He is the best example of what a year spent with the Stockton Heat playing 20-plus minutes in all situations and top line duties could have done for a developing 19-year old coming straight from juniors – aside from the complications of the Canadian Hockey League’s agreement which limits teenagers to the NHL or juniors until their 20-year-old season. Bennett was rushed into an NHL spot with disregard for his development. His career mirrors that of Curtis Lazar in that both first rounders have been handled badly. The difference is that the Flames had full control to send Bennett down for experience beginning with the 2016-17 season but they chose to keep him up and put him in multiple positions where he did not fit. At least Lazar knew he needed help and asked to be assigned to Stockton last year, where he enjoyed the best stats in his pro career. [Editor’s note: By the time Bennett really struggled with consistency at the NHL level, he had played enough NHL games that he was waiver eligible and no longer able to go freely to the minors.]
In comparison to Bennett, Rasmus Andersson spent two seasons in Stockton working on his game. He went from 22 points (3-19) in his rookie season to 39 (9-30) in his final season before his call up for the final 10 Flames games. He has arguably passed everyone but Giordano on the Flames defensive depth chart, getting top pairing duties multiple times. Would that have happened without time spent with the Heat?
Over the past few years, instead of players like Dillon Dube and Juuso Valimaki honing their craft in the AHL playing 20-plus minutes a game, the Flames rushed them into the NHL to play a solid eight minutes every other game. While it’s probably a coincidence that both were injured during their rookie year with the Flames, I still believe being pushed into the NHL stunted their development from juniors on their path to full-time NHL duty.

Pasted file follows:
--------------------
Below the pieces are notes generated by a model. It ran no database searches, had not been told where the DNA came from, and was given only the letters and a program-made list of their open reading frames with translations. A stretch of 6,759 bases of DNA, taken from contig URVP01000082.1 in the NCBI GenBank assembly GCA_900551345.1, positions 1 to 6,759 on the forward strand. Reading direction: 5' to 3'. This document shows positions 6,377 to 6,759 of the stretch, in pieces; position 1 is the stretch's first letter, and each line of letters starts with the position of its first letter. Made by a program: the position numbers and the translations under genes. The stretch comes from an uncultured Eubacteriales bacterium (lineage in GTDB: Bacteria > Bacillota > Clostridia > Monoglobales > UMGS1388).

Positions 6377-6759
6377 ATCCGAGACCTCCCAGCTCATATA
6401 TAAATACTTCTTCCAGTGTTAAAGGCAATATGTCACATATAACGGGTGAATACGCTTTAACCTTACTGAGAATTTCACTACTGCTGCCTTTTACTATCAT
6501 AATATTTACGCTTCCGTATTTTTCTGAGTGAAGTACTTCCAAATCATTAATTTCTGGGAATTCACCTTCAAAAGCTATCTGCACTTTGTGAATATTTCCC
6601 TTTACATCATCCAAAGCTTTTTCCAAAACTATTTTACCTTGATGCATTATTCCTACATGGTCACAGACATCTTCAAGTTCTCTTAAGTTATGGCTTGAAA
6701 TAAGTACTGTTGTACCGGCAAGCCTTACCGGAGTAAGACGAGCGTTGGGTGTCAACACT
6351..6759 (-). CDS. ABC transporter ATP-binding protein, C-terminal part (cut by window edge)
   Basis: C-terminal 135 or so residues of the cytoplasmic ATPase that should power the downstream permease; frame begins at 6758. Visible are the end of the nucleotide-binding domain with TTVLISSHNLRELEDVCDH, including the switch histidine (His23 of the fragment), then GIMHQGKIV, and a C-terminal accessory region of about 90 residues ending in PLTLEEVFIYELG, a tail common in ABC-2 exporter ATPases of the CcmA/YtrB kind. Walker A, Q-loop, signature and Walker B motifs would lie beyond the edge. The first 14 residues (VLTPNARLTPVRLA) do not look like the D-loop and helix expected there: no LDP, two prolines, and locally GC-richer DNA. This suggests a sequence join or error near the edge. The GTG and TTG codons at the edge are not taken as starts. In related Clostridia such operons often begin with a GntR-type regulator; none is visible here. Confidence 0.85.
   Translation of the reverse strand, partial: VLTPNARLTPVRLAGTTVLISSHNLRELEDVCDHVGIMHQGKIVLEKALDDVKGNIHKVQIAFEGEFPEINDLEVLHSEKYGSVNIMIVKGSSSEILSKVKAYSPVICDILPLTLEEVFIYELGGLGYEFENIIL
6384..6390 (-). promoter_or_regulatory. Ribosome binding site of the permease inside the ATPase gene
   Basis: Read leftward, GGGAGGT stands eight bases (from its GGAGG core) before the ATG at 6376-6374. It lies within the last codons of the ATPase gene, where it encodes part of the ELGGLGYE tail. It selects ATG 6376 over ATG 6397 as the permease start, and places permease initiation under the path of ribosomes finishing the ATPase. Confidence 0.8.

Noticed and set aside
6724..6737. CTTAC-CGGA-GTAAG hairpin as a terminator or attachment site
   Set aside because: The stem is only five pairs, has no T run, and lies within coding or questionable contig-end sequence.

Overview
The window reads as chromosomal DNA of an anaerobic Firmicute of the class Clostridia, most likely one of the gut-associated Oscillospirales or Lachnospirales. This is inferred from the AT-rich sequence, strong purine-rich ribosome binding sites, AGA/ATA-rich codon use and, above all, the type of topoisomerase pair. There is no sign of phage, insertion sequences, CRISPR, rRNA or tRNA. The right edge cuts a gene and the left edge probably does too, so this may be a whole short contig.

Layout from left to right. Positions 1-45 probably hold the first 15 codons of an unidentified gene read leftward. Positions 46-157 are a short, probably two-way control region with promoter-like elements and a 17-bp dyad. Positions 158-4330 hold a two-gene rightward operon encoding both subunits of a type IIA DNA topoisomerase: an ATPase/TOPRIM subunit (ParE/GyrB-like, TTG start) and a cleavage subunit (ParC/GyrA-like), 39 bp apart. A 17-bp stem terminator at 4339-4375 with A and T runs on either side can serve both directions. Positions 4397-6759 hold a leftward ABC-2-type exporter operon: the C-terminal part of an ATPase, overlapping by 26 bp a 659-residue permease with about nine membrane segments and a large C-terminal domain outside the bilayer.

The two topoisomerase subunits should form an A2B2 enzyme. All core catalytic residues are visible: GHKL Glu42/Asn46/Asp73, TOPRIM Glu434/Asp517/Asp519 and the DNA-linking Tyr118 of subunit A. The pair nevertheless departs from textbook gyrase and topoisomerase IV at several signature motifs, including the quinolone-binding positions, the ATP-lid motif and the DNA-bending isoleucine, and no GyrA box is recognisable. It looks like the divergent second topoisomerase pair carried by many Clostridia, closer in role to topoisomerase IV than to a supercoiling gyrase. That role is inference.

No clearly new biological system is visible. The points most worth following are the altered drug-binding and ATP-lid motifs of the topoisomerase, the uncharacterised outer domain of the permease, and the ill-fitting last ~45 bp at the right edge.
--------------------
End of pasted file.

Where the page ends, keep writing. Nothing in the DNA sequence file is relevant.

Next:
This season Glenn Gawdin and Matthew Phillips are pacing the Heat in points through the first third of the 2019-20 campaign. The fourth and sixth round picks, respectfully, are only in their second year of pro hockey. Their ice time has increased this season with both playing penalty kill and power play minutes after playing bottom six minutes in their freshman season. Their development is on course to challenge for a full-time position on next season’s Flames roster.
Instead of letting them fully develop, there are numerous comments by FlamesNation posters to bring both of these players up “for a look”. Why? What happened to development for the future? I would argue that having these players go from bottom six to top six minutes, continuing to put up numbers, and leading their team to a Calder Cup playoff run is better to their development than to bring them up for eight games to practice with the team, get free press box tickets for most of those games, while missing out of valuable ice time playing in all situations in Stockton.
Unless there is a need to cover an injured Flame, yanking them from a Stockton Heat team “for a look” is counter-productive to their development. If you want to watch them play, buy a subscription to AHL TV or come to Stockton to see them play. There are plenty of good seats still available.
If the Heat are truly a development team, then let these players fully develop. It only helps the Flames in the long run.